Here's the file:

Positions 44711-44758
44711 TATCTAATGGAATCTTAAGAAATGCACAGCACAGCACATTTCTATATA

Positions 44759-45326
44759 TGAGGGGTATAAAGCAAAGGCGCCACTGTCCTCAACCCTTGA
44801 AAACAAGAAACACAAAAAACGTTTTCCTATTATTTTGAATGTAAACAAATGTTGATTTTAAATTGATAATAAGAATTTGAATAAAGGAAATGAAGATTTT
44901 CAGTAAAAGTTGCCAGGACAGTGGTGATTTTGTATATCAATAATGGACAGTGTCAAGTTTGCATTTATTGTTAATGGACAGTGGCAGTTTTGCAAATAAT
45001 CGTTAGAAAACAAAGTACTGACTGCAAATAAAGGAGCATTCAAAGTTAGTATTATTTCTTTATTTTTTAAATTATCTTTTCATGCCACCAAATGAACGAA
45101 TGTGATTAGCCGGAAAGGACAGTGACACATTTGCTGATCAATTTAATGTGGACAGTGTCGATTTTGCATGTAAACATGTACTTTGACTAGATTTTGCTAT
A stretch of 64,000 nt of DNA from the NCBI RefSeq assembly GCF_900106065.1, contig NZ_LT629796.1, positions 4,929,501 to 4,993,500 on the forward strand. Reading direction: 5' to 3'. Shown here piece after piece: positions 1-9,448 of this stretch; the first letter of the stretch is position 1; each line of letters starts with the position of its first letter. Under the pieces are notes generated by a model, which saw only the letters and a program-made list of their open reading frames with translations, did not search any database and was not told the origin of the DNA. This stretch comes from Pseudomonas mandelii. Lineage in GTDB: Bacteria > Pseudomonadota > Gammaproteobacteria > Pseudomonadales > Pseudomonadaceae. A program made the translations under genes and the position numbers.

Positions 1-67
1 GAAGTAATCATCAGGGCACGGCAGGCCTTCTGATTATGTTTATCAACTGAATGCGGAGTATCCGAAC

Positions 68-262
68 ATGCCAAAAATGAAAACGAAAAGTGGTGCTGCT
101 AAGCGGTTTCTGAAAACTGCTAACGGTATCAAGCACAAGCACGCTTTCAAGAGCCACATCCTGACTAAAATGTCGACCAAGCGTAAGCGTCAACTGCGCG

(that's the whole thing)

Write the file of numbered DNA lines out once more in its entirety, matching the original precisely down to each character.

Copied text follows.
Positions 44711-44758
44711 TATCTAATGGAATCTTAAGAAATGCACAGCACAGCACATTTCTATATA

Positions 44759-45326
44759 TGAGGGGTATAAAGCAAAGGCGCCACTGTCCTCAACCCTTGA
44801 AAACAAGAAACACAAAAAACGTTTTCCTATTATTTTGAATGTAAACAAATGTTGATTTTAAATTGATAATAAGAATTTGAATAAAGGAAATGAAGATTTT
44901 CAGTAAAAGTTGCCAGGACAGTGGTGATTTTGTATATCAATAATGGACAGTGTCAAGTTTGCATTTATTGTTAATGGACAGTGGCAGTTTTGCAAATAAT
45001 CGTTAGAAAACAAAGTACTGACTGCAAATAAAGGAGCATTCAAAGTTAGTATTATTTCTTTATTTTTTAAATTATCTTTTCATGCCACCAAATGAACGAA
45101 TGTGATTAGCCGGAAAGGACAGTGACACATTTGCTGATCAATTTAATGTGGACAGTGTCGATTTTGCATGTAAACATGTACTTTGACTAGATTTTGCTAT
A stretch of 64,000 nt of DNA from the NCBI RefSeq assembly GCF_900106065.1, contig NZ_LT629796.1, positions 4,929,501 to 4,993,500 on the forward strand. Reading direction: 5' to 3'. Shown here piece after piece: positions 1-9,448 of this stretch; the first letter of the stretch is position 1; each line of letters starts with the position of its first letter. Under the pieces are notes generated by a model, which saw only the letters and a program-made list of their open reading frames with translations, did not search any database and was not told the origin of the DNA. This stretch comes from Pseudomonas mandelii. Lineage in GTDB: Bacteria > Pseudomonadota > Gammaproteobacteria > Pseudomonadales > Pseudomonadaceae. A program made the translations under genes and the position numbers.

Positions 1-67
1 GAAGTAATCATCAGGGCACGGCAGGCCTTCTGATTATGTTTATCAACTGAATGCGGAGTATCCGAAC

Positions 68-262
68 ATGCCAAAAATGAAAACGAAAAGTGGTGCTGCT
101 AAGCGGTTTCTGAAAACTGCTAACGGTATCAAGCACAAGCACGCTTTCAAGAGCCACATCCTGACTAAAATGTCGACCAAGCGTAAGCGTCAACTGCGCG